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Antimicrobial resistance pattern of bacterial isolates from burn wounds in an Iranian University Hospital
Ali Mohammad Sabzghabaee, Dariush Abedi, Hossein Fazeli, Abbasali Javadi, Mohammad Jalali, Mohammad Reza Maracy, Rasool Soltani, Mohammad Javad Karamyafti
July-September 2012, 1(1):30-33
PMID:24991585
Objective: About 73% of death cases in the first 5 days after burning are due to infection complications. The aim of this study was to identify the causing agents of infections in burn patients and the sensitivity pattern of them to the commonly used antimicrobials in an Iranian Burn center University Hospital. Methods: In this cross-sectional study, patients who were admitted to one of the Iranian Burn center University hospitals in 2009 and had nosocomial infection due to burn wound, whom received antimicrobial agents for therapeutic reasons, with a hospitalization period of more than 48 hours were enrolled. Gram stain analyses were performed to help identifying growing colonies. Differential tests for identification of pathogenic bacteria species were performed following primary tests. E-test strips of each antimicrobial were placed on the culture medium plate in order to determine the minimum inhibitory concentration Studied antimicrobials for isolated Gram-negative bacteria were meropenem, piperacillin/tazobactam, ceftriaxone, cotrimoxazole, and for Staphylococcus aureus, vancomycin, piperacillin/tazobactam, cotrimoxazole, and cephalothin. Findings: Only 16% of Pseudomonas aeruginosa species were sensitive to meropenem, and 13% were sensitive to piperacillin/tazobactam. Ten out of 29 Klebsiella species (34%) were sensitive to meropenem and piperacillin/tazobactam. All isolated strains of Staphylococcus aureus were sensitive to vancomycine while they were all resistant to cotrimoxazole. Conclusion: Pseudomona, Klebsiella and Staphylococcoci are the most common species causing burn infection in this medical center. Results showed the importance of limiting irrational use of wide-spectrum antimicrobials and recommends strict management of infections in burn injury centers.
  2,664 489 -
Effects of Levothyroxine and thyroid stimulating hormone on bone loss in patients with primary hypothyroidism
Mansoor Karimifar, Farah Esmaili, Amirhossein Salari, Ali Kachuei, Ziba Faragzadegan, Mozhgan Karimifar
July-September 2014, 3(3):83-87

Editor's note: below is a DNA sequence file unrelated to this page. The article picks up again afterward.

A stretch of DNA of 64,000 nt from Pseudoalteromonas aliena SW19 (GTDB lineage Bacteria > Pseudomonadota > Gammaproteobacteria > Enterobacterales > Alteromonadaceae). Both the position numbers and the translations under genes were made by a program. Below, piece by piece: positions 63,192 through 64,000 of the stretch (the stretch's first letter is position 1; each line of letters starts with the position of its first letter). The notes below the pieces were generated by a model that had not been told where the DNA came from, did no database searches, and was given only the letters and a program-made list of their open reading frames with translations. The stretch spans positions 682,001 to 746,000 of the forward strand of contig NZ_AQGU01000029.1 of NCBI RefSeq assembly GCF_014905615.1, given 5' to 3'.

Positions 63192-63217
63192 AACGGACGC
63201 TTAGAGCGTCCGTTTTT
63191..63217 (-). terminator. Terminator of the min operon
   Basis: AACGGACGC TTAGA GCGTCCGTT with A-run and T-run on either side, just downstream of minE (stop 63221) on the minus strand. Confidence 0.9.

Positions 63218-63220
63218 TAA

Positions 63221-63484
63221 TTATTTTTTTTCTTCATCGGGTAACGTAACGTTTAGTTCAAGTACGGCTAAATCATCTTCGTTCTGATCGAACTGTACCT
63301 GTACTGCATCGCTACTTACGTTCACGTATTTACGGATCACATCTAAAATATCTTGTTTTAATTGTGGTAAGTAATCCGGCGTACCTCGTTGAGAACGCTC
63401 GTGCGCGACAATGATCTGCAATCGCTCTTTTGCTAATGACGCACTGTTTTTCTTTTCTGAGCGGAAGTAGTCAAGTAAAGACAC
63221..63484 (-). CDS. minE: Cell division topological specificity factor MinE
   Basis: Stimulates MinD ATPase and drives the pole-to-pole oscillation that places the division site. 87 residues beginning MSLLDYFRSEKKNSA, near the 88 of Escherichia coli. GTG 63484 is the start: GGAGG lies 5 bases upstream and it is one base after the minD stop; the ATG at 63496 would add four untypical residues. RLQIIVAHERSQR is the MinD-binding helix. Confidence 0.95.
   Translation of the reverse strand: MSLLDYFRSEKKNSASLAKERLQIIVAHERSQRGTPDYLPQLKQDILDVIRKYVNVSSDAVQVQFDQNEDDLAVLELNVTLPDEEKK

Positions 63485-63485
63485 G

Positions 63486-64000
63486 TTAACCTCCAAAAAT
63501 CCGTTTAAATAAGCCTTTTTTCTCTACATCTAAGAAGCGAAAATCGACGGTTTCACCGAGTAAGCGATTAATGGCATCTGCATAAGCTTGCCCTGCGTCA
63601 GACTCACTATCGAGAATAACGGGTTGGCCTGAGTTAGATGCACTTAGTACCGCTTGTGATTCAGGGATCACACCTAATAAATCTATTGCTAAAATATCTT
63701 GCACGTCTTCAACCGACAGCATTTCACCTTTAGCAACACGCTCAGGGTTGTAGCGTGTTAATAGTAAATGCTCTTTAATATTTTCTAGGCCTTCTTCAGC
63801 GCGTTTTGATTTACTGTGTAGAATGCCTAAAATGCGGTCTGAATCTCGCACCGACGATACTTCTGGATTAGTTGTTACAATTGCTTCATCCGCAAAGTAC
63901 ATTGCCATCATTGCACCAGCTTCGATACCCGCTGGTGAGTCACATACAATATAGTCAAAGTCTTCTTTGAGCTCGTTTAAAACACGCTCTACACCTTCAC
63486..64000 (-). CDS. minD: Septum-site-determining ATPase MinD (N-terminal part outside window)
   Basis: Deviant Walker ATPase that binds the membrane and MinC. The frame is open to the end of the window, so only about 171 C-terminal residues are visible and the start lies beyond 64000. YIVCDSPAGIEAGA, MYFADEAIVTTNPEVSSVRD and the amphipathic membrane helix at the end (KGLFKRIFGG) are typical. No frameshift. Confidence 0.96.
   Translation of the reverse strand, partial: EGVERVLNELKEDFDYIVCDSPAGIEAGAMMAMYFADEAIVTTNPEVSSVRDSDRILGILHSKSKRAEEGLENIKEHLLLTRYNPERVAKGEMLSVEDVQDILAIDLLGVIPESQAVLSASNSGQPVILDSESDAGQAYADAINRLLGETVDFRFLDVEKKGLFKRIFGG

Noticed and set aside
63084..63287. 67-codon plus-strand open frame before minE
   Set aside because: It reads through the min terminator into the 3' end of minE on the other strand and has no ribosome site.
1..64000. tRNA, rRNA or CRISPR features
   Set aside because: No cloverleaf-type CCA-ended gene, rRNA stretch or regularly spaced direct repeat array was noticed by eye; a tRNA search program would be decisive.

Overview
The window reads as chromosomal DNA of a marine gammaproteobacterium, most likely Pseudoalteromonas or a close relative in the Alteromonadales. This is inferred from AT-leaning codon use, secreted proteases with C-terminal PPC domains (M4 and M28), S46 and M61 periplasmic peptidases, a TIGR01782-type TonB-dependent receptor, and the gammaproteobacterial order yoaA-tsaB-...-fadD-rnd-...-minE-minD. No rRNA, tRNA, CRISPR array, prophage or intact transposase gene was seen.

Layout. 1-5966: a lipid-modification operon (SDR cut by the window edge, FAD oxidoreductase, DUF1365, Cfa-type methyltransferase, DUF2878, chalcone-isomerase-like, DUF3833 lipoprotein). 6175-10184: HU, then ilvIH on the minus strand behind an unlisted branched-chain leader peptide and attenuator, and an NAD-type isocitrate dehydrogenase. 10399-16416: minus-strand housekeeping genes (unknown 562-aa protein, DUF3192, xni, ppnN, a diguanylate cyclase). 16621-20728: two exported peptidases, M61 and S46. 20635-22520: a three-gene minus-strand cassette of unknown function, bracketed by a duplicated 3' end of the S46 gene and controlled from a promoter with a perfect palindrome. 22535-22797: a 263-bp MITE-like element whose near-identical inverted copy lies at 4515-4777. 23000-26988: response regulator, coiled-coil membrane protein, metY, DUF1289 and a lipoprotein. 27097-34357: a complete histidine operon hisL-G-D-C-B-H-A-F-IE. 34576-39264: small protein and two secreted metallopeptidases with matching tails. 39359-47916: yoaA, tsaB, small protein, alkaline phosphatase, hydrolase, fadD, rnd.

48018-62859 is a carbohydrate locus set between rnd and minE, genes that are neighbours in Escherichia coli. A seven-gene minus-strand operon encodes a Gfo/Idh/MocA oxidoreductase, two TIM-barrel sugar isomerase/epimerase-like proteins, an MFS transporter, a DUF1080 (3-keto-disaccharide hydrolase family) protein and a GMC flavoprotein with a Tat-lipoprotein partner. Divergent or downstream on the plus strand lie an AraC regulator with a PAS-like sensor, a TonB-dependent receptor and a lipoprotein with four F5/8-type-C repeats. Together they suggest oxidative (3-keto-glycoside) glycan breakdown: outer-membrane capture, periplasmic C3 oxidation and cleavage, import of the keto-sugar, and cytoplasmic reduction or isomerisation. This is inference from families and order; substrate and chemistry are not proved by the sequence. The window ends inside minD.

DOI:10.4103/2279-042X.141099  PMID:25328897
Objective: Previous studies on bone mineral density (BMD) abnormalities associated with hypothyroidism are scarce and not conclusive. The effect of thyroid hormone therapy on BMD has shown mixed results. The aim of the present study was to determine the severities of osteoporosis in female patients with hypothyroidism in comparison to healthy women. Methods: This cross-sectional descriptive study was performed on 150 women aged over 50 years. Totally, 100 patients with primary hypothyroidism and 50 healthy subjects were enrolled in this study and divided into three groups. Group A, which consisted the patients who had been recently diagnosed with primary hypothyroidism. The second group of patients diagnosed with primary hypothyroidism for at least 2 years and was treated with levothyroxine (Group B). The third group of healthy individuals was selected as a control group (Group C). Blood samples were taken for the measurements of thyroid stimulating hormone (TSH), and bone densitometry was performed to determine the BMD reported as T-score in order to measure the severity of osteoporosis. T-score of the lumbar vertebra (L2-L4) and femoral neck were measured with dual energy X-ray absorptiometry and were compared between the three groups. Data were analyzed by SPSS using regression analysis and Mann-Whitney, Kruskal-Wallis, or analysis of variances statistical tests. The statistical significance was set at a P < 0.05. Findings: The average age of patients and baseline serum TSH levels in Group B was significantly different from the other two groups (P < 0.001). T-score of the lumbar spine (L2-L4) in Group B was significantly lower than the other groups (P = 0.01). The linear regression between serum TSH levels and BMD categories were not clearly associated. However, after removing the effect of the baseline TSH level in Group B, bone loss was significantly greater than the other two groups (P = 0.01). Conclusion: According to the present study, it seems that the treatment of hypothyroidism with thyroid hormones reduces both serum levels of TSH and bone density. Hence, proper control of this risk factor can be an effective way in prevention of osteoporosis.
  2,584 554 7